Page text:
Readers of the Old Testament are familiar with the anthropomorphic imagery of the patriarchal “Jehovah”. In Jewish tradition this name, better known as the Tetragrammaton, or “four-lettered name” represented as Y-H-V-H (י-ה-ו-ה) is never pronounced but replaced with the euphemistic adonai (א-ד-נ-י), meaning “my Lord”. According to Jewish mysticism, however, neither of these names, nor the personalised, masculine deity they signify, is indicative of the intrinsic nature of God. Not unlike the Dao, the absolute nature of the Supreme Being is ineffable and completely unknowable; the kabbalists gave it the appellation Ayn Sof (אין םוף), literally “without bounds” or “Nothingness without limits” (Kaplan 1991, 23-24).
In order for this Nothingness to manifest as creation, a process of Divine Emanation occurs. This results in the model of the Ten Emanations, or Sefirot. The arrangement of these Divine Emanations in a tripartite alignment, with the right column representing masculine forces, the left side feminine and the centre their line of mutual confluence, is known as tikun, or rectification. Furthermore, the Sefirot combine in such a way to reflect the quality of the Four Worlds through which they descend in order to become manifest. These are: the World of Emanation (Atziltuh), the World of Creation (Beriyah), the World of Formation (Yetzirah) and the World of Action (Assiyah). A further ethereal quasi-realm of “Primordial Man”, Adam Kadmon, signifying the Divine Will to emerge from Nothingness, precedes these four (Kaplan 1991, 15-16).
These five sefirotic combinations are known in kabbalah as Partzufim, or Divine Expressions, and from the sublime to the more mundane, are known as Arich Anpin, “the Extended Face” (but also referred to as Ayin or Nothingness), Aba, Father, Ima, Mother, Zeir Anpin, “the Reduced Face” and, finally Nukva, the Female, comprised solely of the final Sefirah of Malchut, Kingdom (Kaplan 1991, 95-96).
The feminine aspects of Ima and Nukva are also referred to respectively as the Upper and Lower Shekhina. The term Shekhina, literally meaning “dwelling place”, is mentioned frequently in the Talmud as a referent to “the Divine Presence”. In this earlier usage, however, despite its grammatical feminine gender, the term had not yet developed into the female hypostases within the Godhead that later kabbalistic works like Sefer Ha-Bahir and, in particular, Sefer Ha-Zohar (The Book of Radiance) would boldly articulate (Scholem 1991, 150).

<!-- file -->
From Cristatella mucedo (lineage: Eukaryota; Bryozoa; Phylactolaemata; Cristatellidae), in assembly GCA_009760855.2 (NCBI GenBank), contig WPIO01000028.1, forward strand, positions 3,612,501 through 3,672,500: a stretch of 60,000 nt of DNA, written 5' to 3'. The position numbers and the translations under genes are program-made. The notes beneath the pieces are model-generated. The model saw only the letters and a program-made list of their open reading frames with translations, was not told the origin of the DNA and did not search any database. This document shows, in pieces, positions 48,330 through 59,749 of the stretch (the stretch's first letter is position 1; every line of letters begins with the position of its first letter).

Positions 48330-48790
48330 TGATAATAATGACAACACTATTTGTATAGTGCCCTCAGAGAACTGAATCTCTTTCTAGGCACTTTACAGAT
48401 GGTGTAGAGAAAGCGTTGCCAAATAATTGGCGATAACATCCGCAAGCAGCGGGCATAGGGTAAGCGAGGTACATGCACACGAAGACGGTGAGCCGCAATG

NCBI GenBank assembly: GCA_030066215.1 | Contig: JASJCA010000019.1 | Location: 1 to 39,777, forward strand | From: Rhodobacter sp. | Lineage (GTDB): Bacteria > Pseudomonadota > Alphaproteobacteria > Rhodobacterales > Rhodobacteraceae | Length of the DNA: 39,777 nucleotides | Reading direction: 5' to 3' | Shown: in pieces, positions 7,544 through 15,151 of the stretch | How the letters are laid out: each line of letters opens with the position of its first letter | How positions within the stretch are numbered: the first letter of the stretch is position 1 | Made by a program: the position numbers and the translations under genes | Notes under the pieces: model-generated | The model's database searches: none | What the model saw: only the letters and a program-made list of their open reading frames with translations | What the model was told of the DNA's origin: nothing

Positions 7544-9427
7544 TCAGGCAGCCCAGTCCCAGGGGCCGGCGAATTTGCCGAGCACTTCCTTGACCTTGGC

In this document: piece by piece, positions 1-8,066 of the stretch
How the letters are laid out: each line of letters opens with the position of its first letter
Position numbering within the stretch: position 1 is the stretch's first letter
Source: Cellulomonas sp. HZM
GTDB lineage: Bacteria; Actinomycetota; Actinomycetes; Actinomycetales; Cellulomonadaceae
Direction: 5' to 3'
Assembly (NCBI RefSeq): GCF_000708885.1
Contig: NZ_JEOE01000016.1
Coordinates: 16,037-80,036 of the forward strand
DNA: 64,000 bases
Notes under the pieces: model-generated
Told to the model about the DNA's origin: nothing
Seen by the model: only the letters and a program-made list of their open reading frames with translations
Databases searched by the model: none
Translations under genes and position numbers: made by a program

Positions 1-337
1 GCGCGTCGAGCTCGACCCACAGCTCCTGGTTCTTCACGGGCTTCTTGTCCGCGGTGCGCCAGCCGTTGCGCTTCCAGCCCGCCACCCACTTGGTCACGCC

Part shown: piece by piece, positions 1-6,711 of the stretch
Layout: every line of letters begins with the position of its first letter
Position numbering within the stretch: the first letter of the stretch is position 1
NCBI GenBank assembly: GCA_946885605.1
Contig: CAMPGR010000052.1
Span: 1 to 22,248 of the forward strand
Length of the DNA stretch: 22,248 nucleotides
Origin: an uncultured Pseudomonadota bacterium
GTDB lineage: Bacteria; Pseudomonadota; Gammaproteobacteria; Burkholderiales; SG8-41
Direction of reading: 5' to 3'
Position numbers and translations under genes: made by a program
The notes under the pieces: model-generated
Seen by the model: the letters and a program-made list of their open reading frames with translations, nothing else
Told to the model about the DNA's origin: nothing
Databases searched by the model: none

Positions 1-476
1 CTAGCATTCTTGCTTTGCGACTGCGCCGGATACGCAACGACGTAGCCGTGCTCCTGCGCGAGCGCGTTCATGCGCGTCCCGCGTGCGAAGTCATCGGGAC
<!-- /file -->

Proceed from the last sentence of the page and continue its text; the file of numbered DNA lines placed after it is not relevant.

The Upper Shekhina, which is designated in Sefer Ha-Zohar as “the Palace” or “Celestial Womb “and reminiscent of Taiji, exemplifies the process whereby Nothingness transforms into infinite potentiality. The Upper Shekhina, while serving as a receptor of the supernal flow of Divine Life, simultaneously functions as a dynamic agent in which the ineffable becomes revealed through the emanations (i.e. the seven lower Sefirot) that it emits. Borrowing Indian terminology, Gershom Scholem describes the Upper Shekhina as “the Shakti of the latent God: it is entirely active energy, in which what is concealed within God is externalized.”
By contrast, the Lower Shekhina of Malchut (Kingdom) receives the influx of all the supernal emanations but what it transmits is no longer within the realm of the Godhead but rather Creation itself. Allegorized in Sefer Ha-Zohar as “the Moon” and “the Earth”, the Lower Shekhina possesses no light of its own. (This attribute resulted in its later development as the potential to at times infuse “darkness” and “evil” into the world.) Apart from the influx of the nine Sefirot preceding it, more significantly, the Lower Shekhina receives a reflux from below through human actions, which it then transmits upwards to the transcendent realms of being. Significantly, the kabbalists held that the sin of Adam and Eve and their expulsion from Eden had caused the Shekhina to likewise become exiled from her earthly domain and separated from her male counterpart Zeir Anpin, also known as “The Higher Man” from Ezekiel’s vision. The Zohar repeatedly emphasizes the fundamental role of human endeavour in restoring the immanent Shekhina in union with her transcendent partner, Zeir Anpin. In the kabbalah of R. Isaac Luria many meditative prayers known as yichudim (unities) were established to precede the performance of certain Torah precepts, expressing the conscious intent to restore the harmonious balance within the Divine (Scholem 1991, 186-187).